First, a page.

char zero[2] = "0";
    char* temp;
    temp = malloc(300*sizeof(char));
    temp = string;//temp variable to hold the string
    if(tree->left == NULL && tree->right == NULL){
        printf("String = %s Char = %c\n",string,tree->character);
        pointer[(int)tree->character]->code = string;
    }else{
        if(tree->left != NULL)buildCode(tree->left,strcat(temp,zero),pointer);//cat it together with either one or zero.
        if(tree->right != NULL)buildCode(tree->right,strcat(temp,one),pointer);
    }


}


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#3 McSick  Icon User is offline

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Re: String Cat in C

Posted 21 November 2011 - 12:40 PM

Never mind, got it using sprintf and a buffer ^.^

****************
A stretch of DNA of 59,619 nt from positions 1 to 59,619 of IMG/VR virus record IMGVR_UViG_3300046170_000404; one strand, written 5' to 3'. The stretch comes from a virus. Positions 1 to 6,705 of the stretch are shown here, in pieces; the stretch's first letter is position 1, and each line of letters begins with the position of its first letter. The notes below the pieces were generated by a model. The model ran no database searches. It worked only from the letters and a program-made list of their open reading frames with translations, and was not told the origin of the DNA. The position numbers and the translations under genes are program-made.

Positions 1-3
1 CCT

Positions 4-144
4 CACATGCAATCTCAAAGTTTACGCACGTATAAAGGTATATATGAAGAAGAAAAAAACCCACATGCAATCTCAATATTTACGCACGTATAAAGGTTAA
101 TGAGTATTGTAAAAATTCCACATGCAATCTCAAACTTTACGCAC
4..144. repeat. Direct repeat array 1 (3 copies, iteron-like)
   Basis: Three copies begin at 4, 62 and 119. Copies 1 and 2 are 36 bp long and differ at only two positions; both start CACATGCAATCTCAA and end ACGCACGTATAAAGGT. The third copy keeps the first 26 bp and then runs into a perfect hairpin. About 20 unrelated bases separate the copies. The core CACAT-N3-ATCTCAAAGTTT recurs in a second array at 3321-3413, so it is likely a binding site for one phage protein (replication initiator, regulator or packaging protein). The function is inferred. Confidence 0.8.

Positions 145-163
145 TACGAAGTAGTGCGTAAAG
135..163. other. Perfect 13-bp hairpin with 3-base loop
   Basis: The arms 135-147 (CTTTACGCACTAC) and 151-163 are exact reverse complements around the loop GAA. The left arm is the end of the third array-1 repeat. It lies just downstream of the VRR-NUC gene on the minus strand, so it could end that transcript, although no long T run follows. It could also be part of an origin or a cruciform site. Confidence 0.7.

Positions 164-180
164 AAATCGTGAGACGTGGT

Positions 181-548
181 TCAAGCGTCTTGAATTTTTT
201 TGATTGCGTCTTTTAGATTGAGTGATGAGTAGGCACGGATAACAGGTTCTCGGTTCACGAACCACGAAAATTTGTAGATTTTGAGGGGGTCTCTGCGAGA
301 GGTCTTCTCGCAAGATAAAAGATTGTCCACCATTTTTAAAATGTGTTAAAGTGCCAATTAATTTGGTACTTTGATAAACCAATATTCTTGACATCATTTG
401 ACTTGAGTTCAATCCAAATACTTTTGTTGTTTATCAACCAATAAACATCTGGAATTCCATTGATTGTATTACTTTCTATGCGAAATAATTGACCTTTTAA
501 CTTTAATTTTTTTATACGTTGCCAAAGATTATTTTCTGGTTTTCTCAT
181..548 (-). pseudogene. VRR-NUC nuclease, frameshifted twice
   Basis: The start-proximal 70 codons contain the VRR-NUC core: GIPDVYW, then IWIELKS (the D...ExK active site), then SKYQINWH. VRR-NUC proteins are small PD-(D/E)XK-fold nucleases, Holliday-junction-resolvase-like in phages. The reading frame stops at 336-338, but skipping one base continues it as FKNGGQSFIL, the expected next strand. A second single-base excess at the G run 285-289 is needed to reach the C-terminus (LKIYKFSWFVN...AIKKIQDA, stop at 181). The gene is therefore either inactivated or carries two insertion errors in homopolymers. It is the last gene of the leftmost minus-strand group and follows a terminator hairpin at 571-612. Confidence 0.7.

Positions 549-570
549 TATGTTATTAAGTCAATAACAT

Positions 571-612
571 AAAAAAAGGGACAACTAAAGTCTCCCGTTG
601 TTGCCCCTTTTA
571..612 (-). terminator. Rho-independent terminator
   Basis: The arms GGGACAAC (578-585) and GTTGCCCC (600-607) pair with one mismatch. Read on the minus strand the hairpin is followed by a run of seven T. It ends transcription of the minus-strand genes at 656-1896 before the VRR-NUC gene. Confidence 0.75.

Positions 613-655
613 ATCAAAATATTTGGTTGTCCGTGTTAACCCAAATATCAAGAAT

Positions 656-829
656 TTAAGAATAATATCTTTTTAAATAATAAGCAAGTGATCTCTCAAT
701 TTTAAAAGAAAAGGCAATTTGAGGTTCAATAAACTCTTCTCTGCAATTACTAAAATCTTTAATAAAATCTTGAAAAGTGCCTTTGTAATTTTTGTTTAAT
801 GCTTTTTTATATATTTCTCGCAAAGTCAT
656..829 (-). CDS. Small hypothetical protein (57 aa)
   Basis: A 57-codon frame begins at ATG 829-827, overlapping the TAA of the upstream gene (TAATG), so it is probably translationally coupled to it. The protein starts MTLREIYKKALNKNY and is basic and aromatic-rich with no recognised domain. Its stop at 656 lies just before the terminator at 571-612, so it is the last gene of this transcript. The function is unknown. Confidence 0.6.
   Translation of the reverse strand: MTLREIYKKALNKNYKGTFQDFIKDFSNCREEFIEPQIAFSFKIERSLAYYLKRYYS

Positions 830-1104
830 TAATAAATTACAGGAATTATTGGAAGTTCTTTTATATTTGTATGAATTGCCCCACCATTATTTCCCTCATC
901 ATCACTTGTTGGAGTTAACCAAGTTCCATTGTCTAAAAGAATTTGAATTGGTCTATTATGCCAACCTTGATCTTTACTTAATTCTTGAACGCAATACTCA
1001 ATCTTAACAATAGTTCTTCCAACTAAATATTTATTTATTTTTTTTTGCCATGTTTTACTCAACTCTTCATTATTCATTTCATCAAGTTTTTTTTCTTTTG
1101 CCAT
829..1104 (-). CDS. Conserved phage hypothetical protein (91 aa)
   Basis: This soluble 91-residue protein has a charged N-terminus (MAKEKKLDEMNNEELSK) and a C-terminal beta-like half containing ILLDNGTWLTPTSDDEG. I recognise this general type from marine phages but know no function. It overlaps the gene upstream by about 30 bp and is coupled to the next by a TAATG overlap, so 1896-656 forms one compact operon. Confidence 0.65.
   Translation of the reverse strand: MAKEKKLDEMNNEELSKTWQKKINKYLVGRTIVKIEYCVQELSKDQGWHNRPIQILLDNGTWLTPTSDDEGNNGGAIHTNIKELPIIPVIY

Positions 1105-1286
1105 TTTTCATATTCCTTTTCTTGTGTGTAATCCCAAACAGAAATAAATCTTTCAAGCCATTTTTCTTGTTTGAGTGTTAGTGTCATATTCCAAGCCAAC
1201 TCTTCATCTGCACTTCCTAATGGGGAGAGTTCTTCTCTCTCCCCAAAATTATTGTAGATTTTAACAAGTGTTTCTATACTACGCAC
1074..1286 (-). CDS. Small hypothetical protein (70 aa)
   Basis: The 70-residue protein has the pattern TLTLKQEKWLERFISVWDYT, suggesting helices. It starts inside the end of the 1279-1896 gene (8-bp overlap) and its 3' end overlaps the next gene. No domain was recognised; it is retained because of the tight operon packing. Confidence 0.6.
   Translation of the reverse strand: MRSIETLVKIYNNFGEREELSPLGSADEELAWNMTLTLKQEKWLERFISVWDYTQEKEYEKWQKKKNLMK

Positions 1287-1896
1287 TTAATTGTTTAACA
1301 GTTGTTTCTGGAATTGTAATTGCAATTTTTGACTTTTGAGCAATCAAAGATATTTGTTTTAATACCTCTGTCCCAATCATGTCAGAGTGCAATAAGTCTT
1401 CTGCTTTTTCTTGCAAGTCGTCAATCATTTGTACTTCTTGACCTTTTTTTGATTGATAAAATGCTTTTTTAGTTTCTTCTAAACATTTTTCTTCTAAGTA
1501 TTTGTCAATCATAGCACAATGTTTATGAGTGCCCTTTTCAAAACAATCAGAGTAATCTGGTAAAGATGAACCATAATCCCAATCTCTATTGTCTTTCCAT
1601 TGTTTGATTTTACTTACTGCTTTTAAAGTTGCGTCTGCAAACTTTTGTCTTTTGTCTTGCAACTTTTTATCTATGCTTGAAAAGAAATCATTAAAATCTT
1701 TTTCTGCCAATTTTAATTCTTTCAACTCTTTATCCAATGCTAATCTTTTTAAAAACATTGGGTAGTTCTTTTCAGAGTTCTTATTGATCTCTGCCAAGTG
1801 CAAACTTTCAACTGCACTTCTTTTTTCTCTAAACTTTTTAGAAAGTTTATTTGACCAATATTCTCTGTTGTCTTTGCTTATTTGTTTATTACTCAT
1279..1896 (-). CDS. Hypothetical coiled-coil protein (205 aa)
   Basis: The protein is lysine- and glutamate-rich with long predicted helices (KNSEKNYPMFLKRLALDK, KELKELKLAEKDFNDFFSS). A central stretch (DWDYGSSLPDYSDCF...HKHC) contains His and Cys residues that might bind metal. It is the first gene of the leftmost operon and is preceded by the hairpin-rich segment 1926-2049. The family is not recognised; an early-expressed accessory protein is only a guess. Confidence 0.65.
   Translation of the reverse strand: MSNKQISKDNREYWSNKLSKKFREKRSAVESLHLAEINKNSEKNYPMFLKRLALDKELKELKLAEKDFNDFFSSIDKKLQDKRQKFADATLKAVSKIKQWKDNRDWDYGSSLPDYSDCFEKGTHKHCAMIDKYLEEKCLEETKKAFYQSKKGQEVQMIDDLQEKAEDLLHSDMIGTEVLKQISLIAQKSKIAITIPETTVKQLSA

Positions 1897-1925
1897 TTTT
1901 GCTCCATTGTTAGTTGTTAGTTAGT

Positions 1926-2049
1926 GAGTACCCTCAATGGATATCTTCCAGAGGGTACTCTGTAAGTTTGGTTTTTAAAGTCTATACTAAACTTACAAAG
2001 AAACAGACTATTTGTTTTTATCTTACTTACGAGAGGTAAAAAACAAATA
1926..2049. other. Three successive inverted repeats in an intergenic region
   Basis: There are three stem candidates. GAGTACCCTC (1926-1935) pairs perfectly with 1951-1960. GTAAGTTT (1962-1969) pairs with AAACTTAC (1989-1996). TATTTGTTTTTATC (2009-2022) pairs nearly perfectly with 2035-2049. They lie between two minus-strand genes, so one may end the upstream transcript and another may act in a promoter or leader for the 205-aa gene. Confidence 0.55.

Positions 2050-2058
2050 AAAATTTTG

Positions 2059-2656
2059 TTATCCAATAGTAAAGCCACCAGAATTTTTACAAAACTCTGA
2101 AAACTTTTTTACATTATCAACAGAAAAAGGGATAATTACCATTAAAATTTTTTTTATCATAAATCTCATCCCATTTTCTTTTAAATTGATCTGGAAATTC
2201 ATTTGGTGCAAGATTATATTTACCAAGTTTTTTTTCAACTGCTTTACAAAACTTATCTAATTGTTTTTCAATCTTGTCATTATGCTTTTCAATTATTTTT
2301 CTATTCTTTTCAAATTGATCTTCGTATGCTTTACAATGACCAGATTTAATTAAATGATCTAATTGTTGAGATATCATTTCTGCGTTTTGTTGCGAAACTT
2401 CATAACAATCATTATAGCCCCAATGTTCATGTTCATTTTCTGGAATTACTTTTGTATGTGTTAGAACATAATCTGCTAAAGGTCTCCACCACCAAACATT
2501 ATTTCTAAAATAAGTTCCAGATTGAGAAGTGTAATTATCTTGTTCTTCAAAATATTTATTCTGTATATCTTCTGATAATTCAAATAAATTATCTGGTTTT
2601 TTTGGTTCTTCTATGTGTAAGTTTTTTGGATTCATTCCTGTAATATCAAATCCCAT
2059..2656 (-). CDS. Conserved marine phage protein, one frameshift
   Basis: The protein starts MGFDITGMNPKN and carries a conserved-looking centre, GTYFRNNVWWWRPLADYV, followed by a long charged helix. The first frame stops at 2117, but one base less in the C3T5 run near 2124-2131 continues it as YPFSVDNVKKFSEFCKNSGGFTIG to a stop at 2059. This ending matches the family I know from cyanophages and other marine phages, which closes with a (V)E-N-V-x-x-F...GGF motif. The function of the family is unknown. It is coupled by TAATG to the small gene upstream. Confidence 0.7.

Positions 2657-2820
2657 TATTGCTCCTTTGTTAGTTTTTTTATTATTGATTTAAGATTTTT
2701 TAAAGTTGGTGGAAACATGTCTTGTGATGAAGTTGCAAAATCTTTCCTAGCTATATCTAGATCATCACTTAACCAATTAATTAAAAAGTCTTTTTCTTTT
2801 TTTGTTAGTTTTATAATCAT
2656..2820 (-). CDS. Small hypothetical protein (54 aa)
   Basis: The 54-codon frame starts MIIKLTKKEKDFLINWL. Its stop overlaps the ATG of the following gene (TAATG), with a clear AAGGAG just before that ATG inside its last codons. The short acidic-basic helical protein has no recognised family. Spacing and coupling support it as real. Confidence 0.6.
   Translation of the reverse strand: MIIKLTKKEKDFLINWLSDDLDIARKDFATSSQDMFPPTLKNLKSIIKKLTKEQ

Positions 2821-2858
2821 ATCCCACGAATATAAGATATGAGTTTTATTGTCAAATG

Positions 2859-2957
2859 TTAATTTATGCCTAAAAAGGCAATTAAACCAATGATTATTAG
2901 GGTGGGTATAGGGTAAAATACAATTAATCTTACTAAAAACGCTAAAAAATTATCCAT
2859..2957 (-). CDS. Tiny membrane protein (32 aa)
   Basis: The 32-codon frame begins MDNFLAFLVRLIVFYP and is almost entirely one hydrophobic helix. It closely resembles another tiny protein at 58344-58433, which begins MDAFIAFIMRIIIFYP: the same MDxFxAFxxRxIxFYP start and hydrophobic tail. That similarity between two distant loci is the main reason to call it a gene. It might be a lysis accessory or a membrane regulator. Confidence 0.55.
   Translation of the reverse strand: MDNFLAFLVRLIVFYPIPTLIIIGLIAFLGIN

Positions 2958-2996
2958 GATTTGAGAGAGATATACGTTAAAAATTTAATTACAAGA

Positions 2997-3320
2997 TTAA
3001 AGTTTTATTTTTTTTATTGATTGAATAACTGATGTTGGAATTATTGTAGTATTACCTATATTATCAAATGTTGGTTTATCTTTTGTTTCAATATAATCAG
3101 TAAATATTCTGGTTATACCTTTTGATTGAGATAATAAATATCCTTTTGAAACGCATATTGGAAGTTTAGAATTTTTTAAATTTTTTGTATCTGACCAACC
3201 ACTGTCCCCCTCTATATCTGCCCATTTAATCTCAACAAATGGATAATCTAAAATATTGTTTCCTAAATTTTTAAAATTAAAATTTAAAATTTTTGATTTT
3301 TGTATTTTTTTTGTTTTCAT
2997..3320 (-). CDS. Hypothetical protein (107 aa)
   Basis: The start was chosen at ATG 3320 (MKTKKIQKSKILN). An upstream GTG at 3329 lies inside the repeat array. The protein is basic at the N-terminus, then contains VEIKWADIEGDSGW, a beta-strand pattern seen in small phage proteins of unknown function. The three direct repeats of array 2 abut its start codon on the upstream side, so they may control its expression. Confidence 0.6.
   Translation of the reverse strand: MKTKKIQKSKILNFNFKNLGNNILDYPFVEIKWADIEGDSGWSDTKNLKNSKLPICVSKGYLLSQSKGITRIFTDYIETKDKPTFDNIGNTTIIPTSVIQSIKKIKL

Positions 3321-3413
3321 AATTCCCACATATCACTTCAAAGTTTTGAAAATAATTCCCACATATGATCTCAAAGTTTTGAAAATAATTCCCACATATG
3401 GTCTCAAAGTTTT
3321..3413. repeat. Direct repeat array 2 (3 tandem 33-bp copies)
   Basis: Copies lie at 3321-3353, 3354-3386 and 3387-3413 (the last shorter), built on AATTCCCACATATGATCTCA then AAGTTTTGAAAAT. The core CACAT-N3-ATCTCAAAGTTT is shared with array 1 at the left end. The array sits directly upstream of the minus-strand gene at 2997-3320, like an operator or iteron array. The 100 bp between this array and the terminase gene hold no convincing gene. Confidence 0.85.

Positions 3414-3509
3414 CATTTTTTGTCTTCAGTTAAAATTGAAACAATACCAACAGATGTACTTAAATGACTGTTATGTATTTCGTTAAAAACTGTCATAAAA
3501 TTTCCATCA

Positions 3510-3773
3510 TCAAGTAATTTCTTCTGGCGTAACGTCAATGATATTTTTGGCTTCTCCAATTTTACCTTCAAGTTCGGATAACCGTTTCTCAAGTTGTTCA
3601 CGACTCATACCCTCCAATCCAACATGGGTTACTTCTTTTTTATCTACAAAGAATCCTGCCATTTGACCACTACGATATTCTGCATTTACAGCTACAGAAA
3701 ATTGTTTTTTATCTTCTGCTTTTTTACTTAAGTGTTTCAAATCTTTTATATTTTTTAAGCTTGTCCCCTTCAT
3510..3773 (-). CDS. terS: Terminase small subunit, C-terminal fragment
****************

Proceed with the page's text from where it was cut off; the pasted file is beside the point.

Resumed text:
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#4 McSick  Icon User is offline

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Re: String Cat in C

Posted 21 November 2011 - 01:02 PM

I hate to bring this back up to the top but now I am getting unexpected results...

My build code goes like this

void buildCode(huffTree* tree,char* string,huffTree** pointer){
    char buff1[30];//buffer1 to store left traversal
    char buff2[30];//buffer2 to store right traversal
    int ret;
    int ret2;

    if(tree->left == NULL && tree->right == NULL){//if both children are null, youre at a leaf
        printf("String = %s Char = %c Int = %d\n",string,tree->character,(int)tree->character);
        pointer[(int)tree->character]->code = string;
        printf("Pointed= %s\n",pointer[(int)tree->character]->code);
    }else{
         ret = sprintf(buff1,"%s0",string);
        ret2 = sprintf(buff2,"%s1",string);
        if(tree->left != NULL)buildCode(tree->left,buff1,pointer);
        if(tree->right != NULL)buildCode(tree->right,buff2,pointer);
    }